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News: On June 10, India’s power demand touched a record high of 211 MW even as the coal shortage continued with coal stocks available only for eight days.
Consequently, the Ministry of Power directed the power-generating companies or ‘gencos’ to use imported coal for 10% of their requirement, failing which their domestic supplies would be cut.
India is the second-largest producer of coal, with reserves that could last up to 100 years. Despite that, year after year, the shortage of coal supplies continues to be an issue.
How did India get to this stage?
As seen in chart 1, the domestic production of coal stagnated between FY18 and FY21, but revived in FY22.
The power demand too surged owing to economic recovery and hotter weather conditions.
Pressure on domestic sources: Until FY20, domestic sources contributed to about 90% of the power sector’s coal receipts; the remaining was filled by imports. But by FY22, the reliance on imports decreased to 3.8% which built pressure on domestic supplies.
High price of coal in the international market: This dip in imports can be attributed to the skyrocketing prices of coal in the international markets. The price of imported coal is nearly 5-6 times higher than domestic supply.
– Hence, States are wary of using imported coal as it would raise the cost of power substantially.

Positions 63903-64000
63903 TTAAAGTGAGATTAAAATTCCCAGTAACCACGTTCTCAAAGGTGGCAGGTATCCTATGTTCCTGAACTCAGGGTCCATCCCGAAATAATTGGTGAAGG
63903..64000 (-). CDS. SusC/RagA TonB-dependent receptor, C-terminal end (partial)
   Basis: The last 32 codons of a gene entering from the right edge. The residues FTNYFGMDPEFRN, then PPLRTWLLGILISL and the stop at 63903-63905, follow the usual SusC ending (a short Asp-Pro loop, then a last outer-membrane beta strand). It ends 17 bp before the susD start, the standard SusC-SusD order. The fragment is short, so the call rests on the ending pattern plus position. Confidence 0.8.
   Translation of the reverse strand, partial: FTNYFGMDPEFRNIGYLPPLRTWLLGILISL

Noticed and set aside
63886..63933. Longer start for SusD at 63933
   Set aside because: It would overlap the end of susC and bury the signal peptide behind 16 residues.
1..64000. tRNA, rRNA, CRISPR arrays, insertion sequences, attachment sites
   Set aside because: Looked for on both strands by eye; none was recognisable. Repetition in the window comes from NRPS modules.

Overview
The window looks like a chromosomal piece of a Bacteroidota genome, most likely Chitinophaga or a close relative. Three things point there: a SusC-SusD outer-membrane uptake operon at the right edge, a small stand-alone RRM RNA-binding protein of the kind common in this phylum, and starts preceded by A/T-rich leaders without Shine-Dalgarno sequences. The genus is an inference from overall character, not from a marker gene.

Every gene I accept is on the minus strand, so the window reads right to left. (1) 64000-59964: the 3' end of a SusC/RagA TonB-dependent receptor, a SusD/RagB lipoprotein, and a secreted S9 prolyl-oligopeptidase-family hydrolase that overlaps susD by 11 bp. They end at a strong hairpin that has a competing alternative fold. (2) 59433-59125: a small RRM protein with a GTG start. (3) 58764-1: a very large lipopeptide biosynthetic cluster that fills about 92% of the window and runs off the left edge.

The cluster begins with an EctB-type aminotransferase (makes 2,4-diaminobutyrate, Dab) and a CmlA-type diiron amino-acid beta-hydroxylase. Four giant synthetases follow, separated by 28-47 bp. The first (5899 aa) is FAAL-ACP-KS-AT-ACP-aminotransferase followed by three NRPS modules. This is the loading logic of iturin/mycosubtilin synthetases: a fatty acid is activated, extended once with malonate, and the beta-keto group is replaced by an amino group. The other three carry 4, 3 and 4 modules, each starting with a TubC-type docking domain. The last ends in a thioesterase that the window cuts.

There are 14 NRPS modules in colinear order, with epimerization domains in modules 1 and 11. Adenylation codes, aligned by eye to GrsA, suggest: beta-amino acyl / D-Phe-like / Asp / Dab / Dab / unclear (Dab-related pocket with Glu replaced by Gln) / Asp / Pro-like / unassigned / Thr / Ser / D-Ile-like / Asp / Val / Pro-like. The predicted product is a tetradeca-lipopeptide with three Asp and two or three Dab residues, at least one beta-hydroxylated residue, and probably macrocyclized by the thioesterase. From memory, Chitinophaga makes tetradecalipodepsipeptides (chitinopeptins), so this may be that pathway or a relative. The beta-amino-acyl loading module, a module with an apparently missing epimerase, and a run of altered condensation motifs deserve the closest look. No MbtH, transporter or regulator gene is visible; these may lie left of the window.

The use of imported coal will also push up the price of power supply to the power distribution companies or ‘Discoms,’ often dubbed as the weakest link in the power sector chain.
What are other perennial bottlenecks behind India’s power crisis?
Discoms owe long-standing dues to the tune of ₹1.16 lakh crore to the gencos. Delays in payments by discoms create a working capital crunch for generating companies which in turn inhibits them from procuring an adequate quantity of coal.
|A power sector supply chain typically looks like this – Generation (genco) -> Transmission (transco) -> Distribution (discom) -> end user|
Further, they are unable to pay generators on time. Discoms in Tamil Nadu, Rajasthan and Uttar Pradesh are the most financially stressed.
Why are discoms not able to the gencos on time?
Discoms are bleeding because the revenue they generate is much lower than their costs.
This is evident from the gap between the average cost of supply and average revenue realised (see chart 6). Tamil Nadu, Jammu and Kashmir, and Rajasthan have the widest gap between revenues and expenses of discoms. Apart from providing power at cheaper rates, some State governments do not revise tariffs periodically. Further, the delay in getting compensation from the government also compounds the woes of cash-strapped discoms.
Source: This post is based on the article “The problems plaguing thermal power generators” published in The Hindu on 24th June 22.